Social-Emotional Learning

One African proverb states “a wise man never knows all; only a fool knows everything.” Regardless of how worldly, educated, or well-traveled we are, we can never know everything. But by recognizing our own biases and accepting that we can learn from others, we establish the groundwork for growth and promote the cultivation of independent… Read More

All educators have tough cases. You know the ones — those kiddos who persistently color on classroom materials that are most definitely NOT meant for art displays. Or the middle schoolers who just can’t seem to internalize the phrase, “keep your hands to yourself.” These students are difficult for teachers and having to communicate the… Read More

Teachers get to have so many positive moments. They inspire, educate, engage, mentor, and lead. It’s these moments that make the less-than-glamorous aspects of teaching all worthwhile. But sometimes, situations will arise where it will be difficult to paste on a smile and forge ahead. Negative behaviors are simply a fact of life for teachers…. Read More

Education Equity Starts with Critical Love

By The Room 241 Team September 5, 2019

Dr. Yolanda Sealey-Ruiz, associate professor of English Education at Columbia University Teacher’s College believes that equity starts with “critical love.” This includes relationship-building and creating a culture where students know they are loved and cared for, but also that their teachers expect the best they can give. Dr. Sealey-Ruiz argues that without love for our… Read More

Mindfulness is Not About Keeping Kids Calm and Compliant

By Jennifer Gunn August 26, 2019

The buzz around mindfulness in schools has reached a fever pitch, as evidenced by mindfulness sessions for educators found at every conference and professional development event around the country. One unintended strand of the spread of mindfulness is that some view its practice as a means for keeping students calm, compliant, and under control. And,… Read More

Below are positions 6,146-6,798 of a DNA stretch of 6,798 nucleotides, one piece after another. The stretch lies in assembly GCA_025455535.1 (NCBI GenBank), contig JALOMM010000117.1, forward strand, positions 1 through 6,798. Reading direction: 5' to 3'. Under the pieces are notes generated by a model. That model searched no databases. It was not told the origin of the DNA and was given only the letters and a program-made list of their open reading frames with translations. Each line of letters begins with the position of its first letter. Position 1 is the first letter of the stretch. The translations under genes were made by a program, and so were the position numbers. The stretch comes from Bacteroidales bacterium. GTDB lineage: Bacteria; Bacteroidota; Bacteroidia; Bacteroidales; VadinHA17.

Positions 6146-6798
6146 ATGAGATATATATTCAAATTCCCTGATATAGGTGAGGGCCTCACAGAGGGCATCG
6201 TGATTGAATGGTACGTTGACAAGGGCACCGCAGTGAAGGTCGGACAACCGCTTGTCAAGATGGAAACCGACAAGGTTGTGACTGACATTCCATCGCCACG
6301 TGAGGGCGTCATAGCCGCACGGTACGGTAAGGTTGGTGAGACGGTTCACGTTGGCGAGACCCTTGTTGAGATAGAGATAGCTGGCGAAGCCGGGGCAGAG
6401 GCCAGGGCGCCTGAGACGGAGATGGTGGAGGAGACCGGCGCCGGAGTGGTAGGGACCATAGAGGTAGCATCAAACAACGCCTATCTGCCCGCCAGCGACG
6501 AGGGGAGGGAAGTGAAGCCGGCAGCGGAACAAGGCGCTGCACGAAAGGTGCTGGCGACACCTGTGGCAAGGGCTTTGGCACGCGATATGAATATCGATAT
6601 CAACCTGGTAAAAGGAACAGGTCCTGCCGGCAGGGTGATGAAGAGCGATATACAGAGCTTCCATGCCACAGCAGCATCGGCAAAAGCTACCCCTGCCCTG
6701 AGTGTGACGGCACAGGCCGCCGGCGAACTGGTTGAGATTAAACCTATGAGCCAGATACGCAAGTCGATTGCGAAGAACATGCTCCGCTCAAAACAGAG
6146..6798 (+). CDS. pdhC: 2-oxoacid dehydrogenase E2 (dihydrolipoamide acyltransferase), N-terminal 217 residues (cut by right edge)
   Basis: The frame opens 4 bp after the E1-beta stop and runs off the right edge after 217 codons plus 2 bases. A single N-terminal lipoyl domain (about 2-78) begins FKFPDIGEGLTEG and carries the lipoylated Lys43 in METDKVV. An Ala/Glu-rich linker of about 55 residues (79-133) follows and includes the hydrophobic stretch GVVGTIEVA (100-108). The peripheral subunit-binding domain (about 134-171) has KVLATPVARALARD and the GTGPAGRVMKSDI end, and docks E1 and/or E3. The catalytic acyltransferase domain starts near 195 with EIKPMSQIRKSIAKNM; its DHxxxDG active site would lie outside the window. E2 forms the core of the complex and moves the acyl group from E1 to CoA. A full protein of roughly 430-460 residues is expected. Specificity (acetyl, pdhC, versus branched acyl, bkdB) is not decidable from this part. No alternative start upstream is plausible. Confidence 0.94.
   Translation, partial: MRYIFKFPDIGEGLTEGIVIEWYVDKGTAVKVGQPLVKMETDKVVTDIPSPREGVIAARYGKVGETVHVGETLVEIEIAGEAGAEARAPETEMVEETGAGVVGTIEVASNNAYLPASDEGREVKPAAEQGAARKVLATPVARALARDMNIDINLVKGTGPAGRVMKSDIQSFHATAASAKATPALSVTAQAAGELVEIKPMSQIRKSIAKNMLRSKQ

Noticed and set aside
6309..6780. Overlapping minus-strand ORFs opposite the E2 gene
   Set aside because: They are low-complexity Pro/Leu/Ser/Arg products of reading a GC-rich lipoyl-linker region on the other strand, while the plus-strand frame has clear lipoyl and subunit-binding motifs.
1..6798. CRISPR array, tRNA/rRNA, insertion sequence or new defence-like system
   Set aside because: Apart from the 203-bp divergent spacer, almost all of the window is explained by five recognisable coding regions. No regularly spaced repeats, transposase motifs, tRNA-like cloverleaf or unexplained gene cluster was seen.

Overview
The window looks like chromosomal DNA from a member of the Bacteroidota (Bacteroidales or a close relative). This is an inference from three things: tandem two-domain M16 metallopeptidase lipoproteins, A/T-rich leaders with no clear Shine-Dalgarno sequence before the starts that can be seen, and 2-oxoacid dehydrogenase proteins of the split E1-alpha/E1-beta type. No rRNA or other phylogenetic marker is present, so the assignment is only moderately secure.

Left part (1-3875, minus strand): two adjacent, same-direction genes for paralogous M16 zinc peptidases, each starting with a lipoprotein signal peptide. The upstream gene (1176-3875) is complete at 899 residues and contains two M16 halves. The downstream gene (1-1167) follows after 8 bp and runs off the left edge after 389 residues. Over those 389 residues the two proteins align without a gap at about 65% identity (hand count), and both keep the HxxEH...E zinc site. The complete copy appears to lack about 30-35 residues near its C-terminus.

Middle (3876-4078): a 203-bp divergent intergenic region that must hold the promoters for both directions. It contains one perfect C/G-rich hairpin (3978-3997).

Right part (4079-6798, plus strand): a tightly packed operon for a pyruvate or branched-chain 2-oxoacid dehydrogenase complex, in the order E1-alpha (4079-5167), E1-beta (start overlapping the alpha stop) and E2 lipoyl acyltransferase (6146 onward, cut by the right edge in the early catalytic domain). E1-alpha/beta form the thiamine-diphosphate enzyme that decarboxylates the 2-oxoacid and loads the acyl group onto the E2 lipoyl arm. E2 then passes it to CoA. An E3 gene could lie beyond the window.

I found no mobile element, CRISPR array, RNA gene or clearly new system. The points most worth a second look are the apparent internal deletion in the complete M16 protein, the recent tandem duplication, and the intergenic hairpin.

Bullies have always been a constant presence in school environments. Until recently, bullies were simply an expected “character” in schools — along with the “teacher’s pet” or “class clown.”  Students who were bullied were expected to “toughen up,” ignore the behavior, or “fight back.” Today, bullying behavior is no longer expected or accepted in most… Read More

As educators, we have a professional and ethical responsibility to provide students with safe, equitable, and inclusive academic experiences. Traditional discipline procedures, such as zero-tolerance policies, school suspensions, and punishment-reward practices are often ineffective in correcting misbehaviors and disproportionately impact students of color. For these reasons, the paradigm is shifting from zero-tolerance policies in schools… Read More

The Emotions of Learning: Q&A with Marc Brackett, PhD

By Jennifer Gunn February 6, 2019

Social-emotional and trauma-informed learning and teaching are at the forefront of education research and study today. The National Survey of Children’s Health (NSCH) reports that nearly 50 percent of the children in the U.S. have experienced “at least one or more types of serious childhood trauma.” Therefore, ignoring emotions in the classroom can absolutely pose… Read More